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Friday, January 16, 2009

Sometimes Being Sick Helps

We like to keep our personal lives and even our daily professional lives to ourselves instead of filling this blog with soap opera like ramblings. But there are times when the examination of self in response to our work as palliative care professionals becomes poignant. (For the best example read Drew's Old Milwaukee and Art Therapy post from Pallimed: Arts & Humanities*)

This past week I was sick. Very ill. In fact my whole family was ill, but my body faced the brunt of the symptomatic onslaught.

Fevers, chills, sweats while wearing sweats, and then having to get out of my sweats because of the sweat; anorexia (not nervosa) but with plenty of nausea (not vomiting), ageusia (lack of taste (for food not fashion)), odynophagia, dysphonia, insomnia, headaches. Weakness or asthenia, it really is all the same. Cough, ahem, with little production. Apathy and body aches, but nothing really hurt. Xerostomia, why did I once call you my favorite symptom? Forgetful and occasionally mildly confused with no sense of time, I was a living breathing review of systems.

And of course it was not any one symptom individually it was a recording studio soundboard of switches, dials and slides, varying the intensities to torture me all the more. As a movie finally ended and the room became more quiet, my mind attempted to rationalize and explain all my symptoms, and even somewhat delusionally made an appointment for me, the patient Sinclair with my alter ego, the Doctor Sinclair.

Doctor Sinclair: I am a symptomatologist, a palliativist if you will. I help other people feel better even when there is nothing you can do to alter the course of a disease. Do you have pain?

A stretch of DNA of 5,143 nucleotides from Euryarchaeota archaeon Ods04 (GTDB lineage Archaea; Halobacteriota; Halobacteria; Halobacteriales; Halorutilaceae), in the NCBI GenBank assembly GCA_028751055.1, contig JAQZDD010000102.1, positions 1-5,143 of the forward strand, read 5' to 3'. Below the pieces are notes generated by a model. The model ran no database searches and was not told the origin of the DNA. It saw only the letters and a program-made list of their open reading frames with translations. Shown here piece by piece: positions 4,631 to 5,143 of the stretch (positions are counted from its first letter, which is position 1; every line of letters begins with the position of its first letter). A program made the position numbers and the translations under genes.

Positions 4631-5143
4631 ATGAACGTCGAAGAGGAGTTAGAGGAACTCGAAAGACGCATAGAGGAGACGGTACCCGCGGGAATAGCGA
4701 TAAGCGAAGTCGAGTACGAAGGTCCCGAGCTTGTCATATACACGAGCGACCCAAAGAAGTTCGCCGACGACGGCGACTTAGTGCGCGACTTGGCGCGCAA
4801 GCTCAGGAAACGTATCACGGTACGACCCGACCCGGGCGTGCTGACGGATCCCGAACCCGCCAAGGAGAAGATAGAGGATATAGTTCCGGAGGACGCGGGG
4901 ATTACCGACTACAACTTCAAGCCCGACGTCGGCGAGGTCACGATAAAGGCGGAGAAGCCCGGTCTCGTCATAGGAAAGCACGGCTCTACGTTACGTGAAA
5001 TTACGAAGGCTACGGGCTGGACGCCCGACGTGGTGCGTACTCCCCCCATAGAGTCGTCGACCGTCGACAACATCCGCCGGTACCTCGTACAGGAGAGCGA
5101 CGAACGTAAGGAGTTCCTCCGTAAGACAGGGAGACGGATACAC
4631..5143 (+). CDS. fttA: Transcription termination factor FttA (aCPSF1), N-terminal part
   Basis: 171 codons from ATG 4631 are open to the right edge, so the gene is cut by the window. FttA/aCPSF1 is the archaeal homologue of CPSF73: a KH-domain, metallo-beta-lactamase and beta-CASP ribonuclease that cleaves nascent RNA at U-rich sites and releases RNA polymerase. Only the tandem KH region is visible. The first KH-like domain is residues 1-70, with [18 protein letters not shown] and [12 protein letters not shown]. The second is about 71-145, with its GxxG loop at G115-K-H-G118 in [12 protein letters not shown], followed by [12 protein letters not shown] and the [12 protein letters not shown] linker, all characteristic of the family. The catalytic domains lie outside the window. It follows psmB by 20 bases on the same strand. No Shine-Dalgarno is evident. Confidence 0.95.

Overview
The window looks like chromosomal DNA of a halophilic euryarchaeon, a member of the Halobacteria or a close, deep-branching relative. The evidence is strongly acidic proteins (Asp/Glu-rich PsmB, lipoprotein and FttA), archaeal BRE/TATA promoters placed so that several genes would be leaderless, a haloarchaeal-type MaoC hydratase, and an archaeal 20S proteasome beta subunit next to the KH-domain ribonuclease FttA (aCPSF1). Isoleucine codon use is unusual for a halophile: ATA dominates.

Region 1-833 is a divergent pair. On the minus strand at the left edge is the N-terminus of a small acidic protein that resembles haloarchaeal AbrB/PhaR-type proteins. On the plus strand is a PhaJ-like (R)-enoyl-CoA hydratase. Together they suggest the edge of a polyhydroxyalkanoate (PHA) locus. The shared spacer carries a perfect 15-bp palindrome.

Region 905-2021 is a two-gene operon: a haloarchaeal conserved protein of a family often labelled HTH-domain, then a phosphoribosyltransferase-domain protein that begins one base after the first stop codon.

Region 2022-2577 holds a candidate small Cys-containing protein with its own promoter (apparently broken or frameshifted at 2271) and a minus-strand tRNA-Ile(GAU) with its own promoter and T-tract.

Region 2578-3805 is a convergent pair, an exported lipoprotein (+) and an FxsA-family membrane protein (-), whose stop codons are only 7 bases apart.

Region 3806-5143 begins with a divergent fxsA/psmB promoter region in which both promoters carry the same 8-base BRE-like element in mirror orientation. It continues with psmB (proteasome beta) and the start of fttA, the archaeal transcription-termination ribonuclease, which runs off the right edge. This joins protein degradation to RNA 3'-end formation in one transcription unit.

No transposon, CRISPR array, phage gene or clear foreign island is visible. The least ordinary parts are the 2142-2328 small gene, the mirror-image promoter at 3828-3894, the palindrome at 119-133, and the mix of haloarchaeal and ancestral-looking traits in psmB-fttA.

Patient Sinclair: No not really.

Dr: Are you hungry?

Pt: No not really.

Dr: Are you nauseous?

Pt: Not unless a food commercial comes on the tv, or my brain tortures me with thoughts of food.
Dr: Are you hungry?

Pt: No, and that is fine with me.

Dr: Well how can you help you, the other part of me?

Pt: You can just stop talking and leave me be.

Dr: Oh you must be depressed.

Pt: No just leave me alone.

As I processed this internal dialogue it became obvious how many times I have had this conversation before with patients. This revelation of how bad it can feel to be ill or to be dying since dying encompasses many of the same symptom, and feeling impotent, because there is no one symptom that trumps them all; this revelation is powerful to those attempting to heal others. In medicine, It can be helpful (but not neccessary) to feel the loss of your health.

In medical school, I suffered an intense but limited GI virus with plenty of vomiting. I had to skip a couple of my ED shifts, but when I came back and saw my first patient who had also been vomiting, my demeanor changed. No longer were my first thoughts penetrated with a clinician's diagnostic approach: How often? How much? Was there any blood?

I paused and offered a brief, "I'm sorry that happened. That had to be rough." After a smile and nod of validation from the patient, I continued. "May I ask you some questions so we might help you feel better?" From that began a new way of looking at the therapeutic relationship beteween doctor and patient.

So in my recent illness, while I cursed my microscopic enemies, I am also grateful for the occasional (but not too often, OK?) reminder of what it is like to lose your health. Paradoxically, my first day back today was as refreshing to my professional duties as coming back from a vacation.

*There are a lot of other good posts on Pallimed: Arts & Humanities too, so if you have not checked it out recently head on over, you will be pleasantly surprised.
**Per HIPPA law both patient Sinclair, and Dr. Sincair signed a relase form for this post.

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